Sometimes who we think we want to become takes a very different trajectory from the life first imagined. Sister Grace was born and raised in Queens, and while growing up always wanted to be an actress, a doctor, or a lawyer. Although she did go into the health care field and caring for the less fortunate as a nun, she had tried a few different career paths before entering the convent.
“I was very casual [about entering the order] and I didn’t enter the convent until I was about 20,” recalls Sister Grace. “I tried out everything, but I knew it was what I was supposed to do and suppose to be.”
Sister Grace has been with the Franciscan Sisters of the Poor for 64 years and has dedicated years of service to the Hoboken community.
“When I was 15, I made the announcement I was going to be a nun,” said Sister Grace.
Although she did not have the full support of her father, Sister Grace applied to two missionary commissions, but had not been accepted. After speaking with her confessor, he directed her to the Franciscan order of sisters because she wanted to take care of the poor. However, according to Sister Grace, the sisters never treated people as poor people.
“My order always treated people the same,” said Sister Grace. “We identified them as people who needed our help and we were delighted to be of service.”
Before she came to St. Mary’s Hospital, Sister Grace had worked with many hospitals in the New York/ New Jersey area at the time. She received her Master’s Degree in health and hospital administration at St. Louis University. She had also attended a general meeting of the sisters at a congregation in Rome. It was a chapter of renewal following the second Vatican Council. At the time, Sister Grace was elected as International General Treasurer for her province. She served in that auspicious position for two years.
Making a difference
Sister Grace arrived at St. Mary’s Hospital in January of 1971, and the first thing she tackled were union contracts that needed to be settled. She did so by locking the administrators in a room until they reached an agreement, which they did the following morning and she made them breakfast.
“[Hoboken] was a very different city at that time,” said Sister Grace. “We had a lot of problems. The hospital had a lot of financial problems.”
The moment Sister Grace arrived at the hospital she hit the ground running to bring the hospital out of financial troubles and to establish an organized medical community.
“We had a competent medial staff, but not too much organization,” said Sister Grace. “We just started working and reviewing everything.”
As CEO of the hospital, Sister Grace was in charge of making sure the hospital was meeting standards, she set up an investment program for the sisters, and updated investment information. She had the hospital’s mortgage adjusted with the bank, established a budget, and overhauled the executive staff.
“I tried to establish a strong competent executive staff,” said Sister Grace, who became president of the executive staff. “The doctors called me the head nun.”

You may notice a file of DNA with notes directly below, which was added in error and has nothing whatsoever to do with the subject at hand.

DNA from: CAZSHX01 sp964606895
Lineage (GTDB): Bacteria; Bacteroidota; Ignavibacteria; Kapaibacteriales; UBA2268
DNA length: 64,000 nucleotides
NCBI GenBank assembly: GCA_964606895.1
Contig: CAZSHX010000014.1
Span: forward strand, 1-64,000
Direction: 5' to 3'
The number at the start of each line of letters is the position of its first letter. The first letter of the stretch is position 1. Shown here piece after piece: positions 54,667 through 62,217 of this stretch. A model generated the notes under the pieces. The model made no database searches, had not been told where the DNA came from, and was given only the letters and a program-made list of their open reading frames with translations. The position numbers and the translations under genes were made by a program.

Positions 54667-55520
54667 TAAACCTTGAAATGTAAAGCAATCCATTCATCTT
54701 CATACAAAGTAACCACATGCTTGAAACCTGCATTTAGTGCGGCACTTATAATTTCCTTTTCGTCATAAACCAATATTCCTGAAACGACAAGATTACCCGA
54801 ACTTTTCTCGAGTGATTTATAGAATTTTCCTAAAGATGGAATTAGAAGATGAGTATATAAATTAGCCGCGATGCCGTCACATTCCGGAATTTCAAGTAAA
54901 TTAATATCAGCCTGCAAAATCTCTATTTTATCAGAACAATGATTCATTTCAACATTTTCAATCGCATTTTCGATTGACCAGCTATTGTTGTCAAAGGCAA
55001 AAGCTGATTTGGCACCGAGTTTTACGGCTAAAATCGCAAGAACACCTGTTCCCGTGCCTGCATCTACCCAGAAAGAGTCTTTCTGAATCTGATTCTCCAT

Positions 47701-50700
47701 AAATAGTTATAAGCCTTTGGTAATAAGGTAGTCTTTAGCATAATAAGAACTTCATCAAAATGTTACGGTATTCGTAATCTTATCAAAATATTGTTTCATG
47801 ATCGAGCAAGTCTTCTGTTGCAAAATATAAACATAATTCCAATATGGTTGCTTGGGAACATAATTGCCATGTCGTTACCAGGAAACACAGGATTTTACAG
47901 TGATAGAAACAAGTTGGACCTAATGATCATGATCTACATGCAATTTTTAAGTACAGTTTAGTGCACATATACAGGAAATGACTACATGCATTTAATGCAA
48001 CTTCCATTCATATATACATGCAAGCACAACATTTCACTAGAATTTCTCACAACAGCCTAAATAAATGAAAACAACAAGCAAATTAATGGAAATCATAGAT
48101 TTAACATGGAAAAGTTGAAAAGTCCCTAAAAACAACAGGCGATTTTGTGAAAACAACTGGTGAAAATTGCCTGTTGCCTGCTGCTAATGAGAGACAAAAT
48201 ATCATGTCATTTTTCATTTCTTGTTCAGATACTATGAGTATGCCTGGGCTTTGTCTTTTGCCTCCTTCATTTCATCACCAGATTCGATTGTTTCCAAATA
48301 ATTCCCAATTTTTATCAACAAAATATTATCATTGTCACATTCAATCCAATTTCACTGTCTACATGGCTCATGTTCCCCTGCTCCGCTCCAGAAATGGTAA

“The goal was to make people well,” said Sister Grace. “No one was to be turned away.”
By the end of her 15 years at the hospital, they had about three unions and a wonderful dedicated staff. She left once the hospital merged with the now defunct St.Francis Hospital in Jersey City.
“Everyone was very dedicated and really very giving,” said Sister Grace. “It was one of the best jobs I ever had.”
Afterwards Sister Grace went to work with Brooklyn Catholic Charities as Director of the Senior Center.
“It was good for me,” said Sister Grace. “My mother had just died and I loved working with seniors. I knew you don’t treat them like children.”
Sister Grace served as director of the program for five years, and was then asked to come back to St. Mary’s as chairman of the board, which at that time had been renamed the Franciscan Health System of NJ. She stayed as chair for three years.
After Sister Grace retired, she started to volunteer as the program coordinator for the Rite of Christian Initiation for Adults at St. Francis Church. The program prepares people who are interested in the Catholic Church, so they can receive the sacraments.
“It’s a wonderful experience, with wonderful people coming through,” said Sister Grace, who has been doing this now for 13 years. “I have done many things for my religious community, and in all the ministries that I worked in I try to be an enabler.”
Sister Grace always tried to encourage people to do what they know how to do, which made the jobs better.
“I always seemed to enjoy what I was doing,” said Sister Grace. “I lived and worked with some wonderful sisters, who are now retired from the health care field.”
“I feel very blessed by God,” said Sister Grace. “I have had a wonderful life, met a lot of good people, who have helped me understand the presence of God in our world, and I have been to many countries.”
Sister Grace has traveled to Brazil, England, Germany, Italyas a member of the U.S. Hospital Executive Association, and to Russia with her family.
“It’s been wonderful to watch the city [of Hoboken] grow,” said Sister Grace. “It was always such a friendly place. I was always fascinated that everyone seemed to know everybody.”
“What’s nice about Hoboken now is there are so many wonderful young people around,” said Sister Grace. “A lot of baby carriages and children. It’s a sign of growth and new life. With all the new life in Hoboken – it’s still trying to be a friendly city.”
St. Peter and Paul’s Church in Hoboken is sponsoring “An Evening of Gratitude” on April 28th, where they will be honoring Sister Grace Frances Strauber for her years of service. Sister Grace is one of two remaining sisters who worked at St. Mary’s Hospital, (now Hoboken University Medical Center). She served as the CEO and President of the hospital for 15 years.